The opening shots have been fired in this year’s big showdown, Battlefield 3 has offered gamers a solid and sharply realised experience. Building on the success of their Bad Company franchise the game offers wide open and spacious maps, not forgetting the large scale team play as opposed to the run, gun and die mechanic of the other game.
Not so long ago the open Beta of Battlefield 3 raised questions in the faithful, was the game really up to scratch? Would the matchmaking be capable? Was the engine robust? Now, barely a month later those questions have been answered quite well, mostly.
The front end is polished and holds true to the style that we expect, although the opening credit and main menu perhaps do rely a little too much on strobing, scratchy light effects. Epileptics beware, here there be bright things.
However once the game is installed, inclusive of the optional 1.5g extra HD content, there won’t be much time spent at the menus.
The game comes with a reasonably short campaign and keeping with the tradition of current world shooters, it offers a combination of infantry and vehicle based levels. There is a significant difference between this game and the likes of a Modern Warfare campaign, Battlefield feels much more real, regardless of the standard fare narrative, the game drips class. The character modeling and animation leaves me looking at the screen and drawing parallels with CNN reports, the behavior of your teammates is as realistic as you could expect. Ultimately the campaign is a well constructed, extended training module exposing you to a variety of situations and is no fair alternative to the multiplayer side of the game.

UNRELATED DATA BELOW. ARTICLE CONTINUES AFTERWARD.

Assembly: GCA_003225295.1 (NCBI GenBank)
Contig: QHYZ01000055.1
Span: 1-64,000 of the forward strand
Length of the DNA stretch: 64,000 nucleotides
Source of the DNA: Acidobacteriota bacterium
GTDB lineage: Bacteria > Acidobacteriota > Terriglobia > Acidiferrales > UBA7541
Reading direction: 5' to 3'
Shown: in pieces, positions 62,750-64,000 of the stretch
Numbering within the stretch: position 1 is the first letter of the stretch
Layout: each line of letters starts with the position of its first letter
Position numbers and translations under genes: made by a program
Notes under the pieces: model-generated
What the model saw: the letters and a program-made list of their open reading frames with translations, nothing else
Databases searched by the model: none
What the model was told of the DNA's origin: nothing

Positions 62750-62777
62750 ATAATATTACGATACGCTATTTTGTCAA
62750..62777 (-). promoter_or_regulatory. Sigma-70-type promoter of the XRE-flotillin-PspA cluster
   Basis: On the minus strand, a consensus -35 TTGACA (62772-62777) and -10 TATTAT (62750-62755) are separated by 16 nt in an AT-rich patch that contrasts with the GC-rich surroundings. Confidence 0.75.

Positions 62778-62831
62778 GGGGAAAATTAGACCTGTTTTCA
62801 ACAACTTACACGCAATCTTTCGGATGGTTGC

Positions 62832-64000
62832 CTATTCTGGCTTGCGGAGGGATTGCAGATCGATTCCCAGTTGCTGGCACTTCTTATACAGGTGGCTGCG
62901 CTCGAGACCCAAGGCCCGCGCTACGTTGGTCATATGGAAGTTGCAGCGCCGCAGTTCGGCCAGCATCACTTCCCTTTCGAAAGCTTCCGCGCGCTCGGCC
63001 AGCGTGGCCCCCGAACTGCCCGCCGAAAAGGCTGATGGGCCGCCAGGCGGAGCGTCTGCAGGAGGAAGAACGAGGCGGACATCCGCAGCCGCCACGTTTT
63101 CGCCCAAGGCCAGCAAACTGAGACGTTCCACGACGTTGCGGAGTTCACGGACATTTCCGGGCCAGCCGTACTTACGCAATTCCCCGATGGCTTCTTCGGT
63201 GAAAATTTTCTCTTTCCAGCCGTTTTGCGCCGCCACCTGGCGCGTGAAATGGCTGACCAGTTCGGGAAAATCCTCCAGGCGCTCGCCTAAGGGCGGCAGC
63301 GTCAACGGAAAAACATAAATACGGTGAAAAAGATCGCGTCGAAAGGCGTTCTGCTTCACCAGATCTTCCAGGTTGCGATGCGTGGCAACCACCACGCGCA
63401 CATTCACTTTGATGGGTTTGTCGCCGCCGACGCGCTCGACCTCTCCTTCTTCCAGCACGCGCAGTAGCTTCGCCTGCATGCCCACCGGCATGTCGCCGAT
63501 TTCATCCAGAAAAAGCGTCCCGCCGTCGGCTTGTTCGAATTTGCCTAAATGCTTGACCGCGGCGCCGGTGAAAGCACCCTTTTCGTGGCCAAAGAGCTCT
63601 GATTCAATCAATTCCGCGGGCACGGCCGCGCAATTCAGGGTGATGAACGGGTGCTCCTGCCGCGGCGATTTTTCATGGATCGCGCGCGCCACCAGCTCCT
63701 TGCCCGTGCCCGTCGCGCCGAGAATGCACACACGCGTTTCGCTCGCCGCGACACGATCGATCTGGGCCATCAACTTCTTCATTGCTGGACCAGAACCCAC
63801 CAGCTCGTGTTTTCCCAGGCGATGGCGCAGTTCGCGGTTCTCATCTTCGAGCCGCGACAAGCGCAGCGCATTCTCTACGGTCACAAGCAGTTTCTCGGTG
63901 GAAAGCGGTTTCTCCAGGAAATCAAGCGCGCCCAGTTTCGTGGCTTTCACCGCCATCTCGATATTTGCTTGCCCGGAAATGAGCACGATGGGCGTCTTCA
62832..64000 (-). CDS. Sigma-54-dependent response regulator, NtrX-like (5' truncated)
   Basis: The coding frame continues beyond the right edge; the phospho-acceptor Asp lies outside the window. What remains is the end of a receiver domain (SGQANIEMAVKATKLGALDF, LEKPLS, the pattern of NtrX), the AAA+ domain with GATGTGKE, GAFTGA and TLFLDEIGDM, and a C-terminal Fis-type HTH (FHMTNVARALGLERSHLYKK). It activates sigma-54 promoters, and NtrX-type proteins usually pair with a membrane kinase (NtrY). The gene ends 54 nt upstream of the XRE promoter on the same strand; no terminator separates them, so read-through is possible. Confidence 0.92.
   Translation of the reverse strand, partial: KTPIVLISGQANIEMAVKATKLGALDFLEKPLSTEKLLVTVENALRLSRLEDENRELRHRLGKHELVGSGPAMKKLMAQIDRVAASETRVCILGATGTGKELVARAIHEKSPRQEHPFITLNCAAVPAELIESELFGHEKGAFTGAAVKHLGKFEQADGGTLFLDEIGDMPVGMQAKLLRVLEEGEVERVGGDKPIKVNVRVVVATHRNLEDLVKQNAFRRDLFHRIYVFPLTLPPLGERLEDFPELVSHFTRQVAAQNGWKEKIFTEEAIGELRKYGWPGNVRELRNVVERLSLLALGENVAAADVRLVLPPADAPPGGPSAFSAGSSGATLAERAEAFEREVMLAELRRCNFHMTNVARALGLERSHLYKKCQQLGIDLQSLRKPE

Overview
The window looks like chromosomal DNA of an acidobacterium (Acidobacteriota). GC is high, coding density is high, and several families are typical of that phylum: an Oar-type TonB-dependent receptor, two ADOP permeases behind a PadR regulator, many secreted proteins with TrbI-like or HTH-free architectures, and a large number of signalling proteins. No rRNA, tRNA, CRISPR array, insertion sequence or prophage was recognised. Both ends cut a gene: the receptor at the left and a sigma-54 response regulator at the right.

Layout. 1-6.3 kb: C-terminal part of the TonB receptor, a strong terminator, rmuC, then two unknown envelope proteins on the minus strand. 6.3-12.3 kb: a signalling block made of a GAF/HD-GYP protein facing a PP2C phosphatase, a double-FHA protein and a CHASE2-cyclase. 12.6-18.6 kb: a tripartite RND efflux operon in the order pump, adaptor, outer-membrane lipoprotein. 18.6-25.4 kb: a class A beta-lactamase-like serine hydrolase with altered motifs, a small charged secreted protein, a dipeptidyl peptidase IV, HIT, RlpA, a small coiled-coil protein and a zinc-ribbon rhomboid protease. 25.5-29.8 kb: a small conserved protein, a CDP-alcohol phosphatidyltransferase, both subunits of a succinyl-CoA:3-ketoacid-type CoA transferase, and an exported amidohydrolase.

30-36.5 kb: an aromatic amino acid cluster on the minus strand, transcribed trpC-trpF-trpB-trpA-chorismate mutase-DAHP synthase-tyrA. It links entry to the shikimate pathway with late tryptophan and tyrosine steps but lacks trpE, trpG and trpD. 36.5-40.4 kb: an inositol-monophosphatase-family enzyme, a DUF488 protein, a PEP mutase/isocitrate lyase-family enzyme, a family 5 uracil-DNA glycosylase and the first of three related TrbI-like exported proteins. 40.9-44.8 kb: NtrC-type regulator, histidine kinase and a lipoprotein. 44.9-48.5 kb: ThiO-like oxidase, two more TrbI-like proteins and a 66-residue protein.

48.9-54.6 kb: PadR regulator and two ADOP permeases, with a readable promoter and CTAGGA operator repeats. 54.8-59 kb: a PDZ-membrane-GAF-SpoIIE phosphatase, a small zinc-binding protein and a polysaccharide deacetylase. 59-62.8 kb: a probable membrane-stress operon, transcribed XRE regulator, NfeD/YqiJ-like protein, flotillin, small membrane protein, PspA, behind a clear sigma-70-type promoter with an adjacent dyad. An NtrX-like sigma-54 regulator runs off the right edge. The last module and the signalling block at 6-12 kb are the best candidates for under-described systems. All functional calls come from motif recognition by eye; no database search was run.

The environment too is so well crafted, the single player maps populated with an amazing level of detail, rubbish blows around, wisps of dust swirl around your feet. This is the result of developers Dice and their proprietary Frostbite2 engine, an obvious step up from the quality of Bad Company games which themselves were quite pretty. There is some discussion about the best platform for graphical quality, but seriously in the heat of battle it really won’t matter that much, whether on consoles or a high end PC you will not be disappointed.
There is also a co-op campaign which serves well to encourage teamwork and enables players to upskill and unlock items in readiness for some multiplayer action, it is also a way to get your hands on some of the more exclusive vehicles such as jets and helicopters without having to race from your spawn against people that already know where they are. Whether it gives you enough opportunity to practice has to be seen.
The multiplayer side of Battlefield is the core of the game, wrapped up in that sexy Frostbite2 engine, staying true to tried and tested game modes the title delivers. It really is that simple.